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|Named Person:||Śaṅkarācārya.; John Hick; Saṅkarācārya.; John Hick; John Hick; Schankara.; John Hick; Śaṅkarācārya.|
|All Authors / Contributors:||
|Description:||viii, 232 p. ; 24 cm.|
|Contents:||1. The Advaitic Conception of God --
2. Grounds for Belief and Disbelief in God --
3. The Problem of Evil in Advaita Vedanta --
4. Revelation, Faith, and Issues of Epistemology --
5. Revelation in Advaita Vedanta --
6. Faith in Advaita Vedanta --
7. Religious Language --
8. Advaita Vedanta and Religious Language --
9. The Problem of Verification --
10. Existence, Reality, and Factuality --
11. Human Destiny: Immortality and Resurrection --
12. Human Destiny - An Alternative Vision: Karma and Reincarnation --
13. The Conflicting Truth Claims of Different Religions.
|Series Title:||Hermeneutics, studies in the history of religions (University Park, Pa.)|
Western philosophy has long regarded Indian philosophy as its Other. Philosophy of religion, as we know it today, emerged in the West and has been shaped by Western philosophical and theological trends, while the philosophical tradition of India flowed along its own course until the late nineteenth century, when active, if tentative, contact was established between the West and the East. This book provides a definite focus to this interaction by investigating issues raised in Western philosophy of religion from the perspective of Advaita Vedanta, the influential school of Indian thought. In promoting the emergence of a cross-cultural philosophy of religion, Arvind Sharma focuses on John H. Hick and his well-known work The Philosophy of Religion as representative of modern Western philosophy of religion and on Sankara, along with his modern successors such as M. Hiriyanna and S. Radhakrishnan, as representative of Advaita Vedanta.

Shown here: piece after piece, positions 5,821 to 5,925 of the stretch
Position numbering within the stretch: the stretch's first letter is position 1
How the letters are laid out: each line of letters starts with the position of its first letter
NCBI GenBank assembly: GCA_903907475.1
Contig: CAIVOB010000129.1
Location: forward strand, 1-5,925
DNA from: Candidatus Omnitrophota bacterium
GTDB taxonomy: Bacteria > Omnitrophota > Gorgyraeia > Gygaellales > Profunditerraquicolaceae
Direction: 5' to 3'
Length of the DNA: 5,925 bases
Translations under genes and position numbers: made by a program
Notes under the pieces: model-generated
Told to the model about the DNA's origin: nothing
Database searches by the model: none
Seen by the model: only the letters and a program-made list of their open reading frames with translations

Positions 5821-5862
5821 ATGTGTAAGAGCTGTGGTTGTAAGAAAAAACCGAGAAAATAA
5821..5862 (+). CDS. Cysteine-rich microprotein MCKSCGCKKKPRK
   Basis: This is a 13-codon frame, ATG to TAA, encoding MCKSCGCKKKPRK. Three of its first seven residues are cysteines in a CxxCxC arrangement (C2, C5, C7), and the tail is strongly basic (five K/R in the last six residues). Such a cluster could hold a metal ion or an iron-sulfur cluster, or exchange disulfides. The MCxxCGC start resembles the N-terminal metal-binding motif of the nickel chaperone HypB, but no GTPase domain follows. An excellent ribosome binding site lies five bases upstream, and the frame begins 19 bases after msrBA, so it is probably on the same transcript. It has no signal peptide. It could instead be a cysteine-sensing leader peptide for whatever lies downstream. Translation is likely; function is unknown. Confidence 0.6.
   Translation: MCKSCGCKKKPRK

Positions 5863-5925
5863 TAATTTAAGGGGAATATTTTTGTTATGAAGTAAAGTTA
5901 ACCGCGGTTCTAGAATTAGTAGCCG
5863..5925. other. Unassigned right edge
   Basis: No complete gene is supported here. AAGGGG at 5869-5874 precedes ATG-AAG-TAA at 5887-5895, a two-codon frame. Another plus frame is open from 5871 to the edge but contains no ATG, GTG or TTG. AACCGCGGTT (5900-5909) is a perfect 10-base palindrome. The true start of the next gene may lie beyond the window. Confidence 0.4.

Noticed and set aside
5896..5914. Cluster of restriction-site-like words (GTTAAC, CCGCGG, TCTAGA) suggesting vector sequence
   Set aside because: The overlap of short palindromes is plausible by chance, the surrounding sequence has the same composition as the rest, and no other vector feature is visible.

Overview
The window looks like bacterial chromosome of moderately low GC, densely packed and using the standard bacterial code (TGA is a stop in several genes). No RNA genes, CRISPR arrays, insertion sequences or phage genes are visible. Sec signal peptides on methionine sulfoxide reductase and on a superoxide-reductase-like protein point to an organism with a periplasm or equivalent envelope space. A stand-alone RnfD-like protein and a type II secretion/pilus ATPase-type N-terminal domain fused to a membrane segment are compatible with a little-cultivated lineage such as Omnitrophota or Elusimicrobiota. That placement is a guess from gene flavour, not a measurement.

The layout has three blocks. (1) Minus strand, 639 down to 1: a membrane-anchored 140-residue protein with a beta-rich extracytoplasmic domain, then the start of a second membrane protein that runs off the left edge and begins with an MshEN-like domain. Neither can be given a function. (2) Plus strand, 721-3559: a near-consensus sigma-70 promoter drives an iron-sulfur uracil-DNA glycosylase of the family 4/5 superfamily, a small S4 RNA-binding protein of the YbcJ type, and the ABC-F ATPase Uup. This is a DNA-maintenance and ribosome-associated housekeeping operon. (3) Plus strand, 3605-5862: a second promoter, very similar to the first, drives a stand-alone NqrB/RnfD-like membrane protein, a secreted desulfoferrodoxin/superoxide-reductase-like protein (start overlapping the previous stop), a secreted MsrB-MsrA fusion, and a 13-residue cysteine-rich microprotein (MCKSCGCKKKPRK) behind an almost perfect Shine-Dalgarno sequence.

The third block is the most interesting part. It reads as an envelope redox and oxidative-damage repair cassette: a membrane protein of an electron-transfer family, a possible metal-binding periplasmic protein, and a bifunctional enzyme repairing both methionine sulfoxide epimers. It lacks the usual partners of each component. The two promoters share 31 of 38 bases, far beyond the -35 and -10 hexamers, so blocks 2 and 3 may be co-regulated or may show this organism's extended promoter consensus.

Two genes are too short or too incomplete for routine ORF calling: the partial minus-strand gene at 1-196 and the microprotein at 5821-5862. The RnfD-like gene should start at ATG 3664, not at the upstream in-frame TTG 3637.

His argument is developed in a series of chapters devoted to central issues in the philosophy of religion (God, Belief, Evil, Revelation, Faith, Religious Language, Verification, Existence, Reality, Human Destiny) and concludes with a study of conflicting truth claims of different religions.